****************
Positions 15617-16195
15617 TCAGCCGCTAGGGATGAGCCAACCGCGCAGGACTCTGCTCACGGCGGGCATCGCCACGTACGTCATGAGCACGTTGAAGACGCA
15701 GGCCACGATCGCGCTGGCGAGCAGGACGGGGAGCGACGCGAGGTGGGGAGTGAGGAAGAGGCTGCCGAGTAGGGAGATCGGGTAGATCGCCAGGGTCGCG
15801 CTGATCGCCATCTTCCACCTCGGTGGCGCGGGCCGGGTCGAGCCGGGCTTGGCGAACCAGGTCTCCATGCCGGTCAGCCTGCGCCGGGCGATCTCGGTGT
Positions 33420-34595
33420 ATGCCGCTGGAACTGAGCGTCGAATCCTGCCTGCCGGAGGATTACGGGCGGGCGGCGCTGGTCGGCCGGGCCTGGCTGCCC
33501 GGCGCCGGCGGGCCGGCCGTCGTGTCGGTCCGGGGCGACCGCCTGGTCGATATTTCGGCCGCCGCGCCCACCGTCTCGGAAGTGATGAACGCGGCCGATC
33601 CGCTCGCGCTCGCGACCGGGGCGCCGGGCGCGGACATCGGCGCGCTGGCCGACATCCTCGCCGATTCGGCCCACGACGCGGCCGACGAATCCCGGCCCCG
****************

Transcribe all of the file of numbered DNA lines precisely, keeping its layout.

Positions 15617-16195
15617 TCAGCCGCTAGGGATGAGCCAACCGCGCAGGACTCTGCTCACGGCGGGCATCGCCACGTACGTCATGAGCACGTTGAAGACGCA
15701 GGCCACGATCGCGCTGGCGAGCAGGACGGGGAGCGACGCGAGGTGGGGAGTGAGGAAGAGGCTGCCGAGTAGGGAGATCGGGTAGATCGCCAGGGTCGCG
15801 CTGATCGCCATCTTCCACCTCGGTGGCGCGGGCCGGGTCGAGCCGGGCTTGGCGAACCAGGTCTCCATGCCGGTCAGCCTGCGCCGGGCGATCTCGGTGT
Positions 33420-34595
33420 ATGCCGCTGGAACTGAGCGTCGAATCCTGCCTGCCGGAGGATTACGGGCGGGCGGCGCTGGTCGGCCGGGCCTGGCTGCCC
33501 GGCGCCGGCGGGCCGGCCGTCGTGTCGGTCCGGGGCGACCGCCTGGTCGATATTTCGGCCGCCGCGCCCACCGTCTCGGAAGTGATGAACGCGGCCGATC
33601 CGCTCGCGCTCGCGACCGGGGCGCCGGGCGCGGACATCGGCGCGCTGGCCGACATCCTCGCCGATTCGGCCCACGACGCGGCCGACGAATCCCGGCCCCG